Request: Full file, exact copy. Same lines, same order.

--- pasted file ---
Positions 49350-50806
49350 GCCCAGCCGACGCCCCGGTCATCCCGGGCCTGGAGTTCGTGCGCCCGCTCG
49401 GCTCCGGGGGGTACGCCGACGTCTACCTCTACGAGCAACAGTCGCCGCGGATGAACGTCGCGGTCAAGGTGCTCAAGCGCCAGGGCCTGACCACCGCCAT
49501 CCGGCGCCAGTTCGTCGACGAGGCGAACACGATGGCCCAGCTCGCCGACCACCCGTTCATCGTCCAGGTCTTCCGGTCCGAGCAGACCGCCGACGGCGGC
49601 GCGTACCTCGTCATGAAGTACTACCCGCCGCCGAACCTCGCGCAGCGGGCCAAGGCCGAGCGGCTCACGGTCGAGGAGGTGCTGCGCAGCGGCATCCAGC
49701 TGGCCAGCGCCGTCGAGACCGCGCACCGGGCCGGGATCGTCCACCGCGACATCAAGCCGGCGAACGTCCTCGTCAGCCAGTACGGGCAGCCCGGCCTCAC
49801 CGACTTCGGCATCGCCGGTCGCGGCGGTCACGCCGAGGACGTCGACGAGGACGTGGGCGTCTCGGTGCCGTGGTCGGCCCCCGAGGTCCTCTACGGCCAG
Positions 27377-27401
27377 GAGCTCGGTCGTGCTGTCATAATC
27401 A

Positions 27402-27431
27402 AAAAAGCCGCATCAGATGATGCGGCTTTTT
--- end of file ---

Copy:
Positions 49350-50806
49350 GCCCAGCCGACGCCCCGGTCATCCCGGGCCTGGAGTTCGTGCGCCCGCTCG
49401 GCTCCGGGGGGTACGCCGACGTCTACCTCTACGAGCAACAGTCGCCGCGGATGAACGTCGCGGTCAAGGTGCTCAAGCGCCAGGGCCTGACCACCGCCAT
49501 CCGGCGCCAGTTCGTCGACGAGGCGAACACGATGGCCCAGCTCGCCGACCACCCGTTCATCGTCCAGGTCTTCCGGTCCGAGCAGACCGCCGACGGCGGC
49601 GCGTACCTCGTCATGAAGTACTACCCGCCGCCGAACCTCGCGCAGCGGGCCAAGGCCGAGCGGCTCACGGTCGAGGAGGTGCTGCGCAGCGGCATCCAGC
49701 TGGCCAGCGCCGTCGAGACCGCGCACCGGGCCGGGATCGTCCACCGCGACATCAAGCCGGCGAACGTCCTCGTCAGCCAGTACGGGCAGCCCGGCCTCAC
49801 CGACTTCGGCATCGCCGGTCGCGGCGGTCACGCCGAGGACGTCGACGAGGACGTGGGCGTCTCGGTGCCGTGGTCGGCCCCCGAGGTCCTCTACGGCCAG
Positions 27377-27401
27377 GAGCTCGGTCGTGCTGTCATAATC
27401 A

Positions 27402-27431
27402 AAAAAGCCGCATCAGATGATGCGGCTTTTT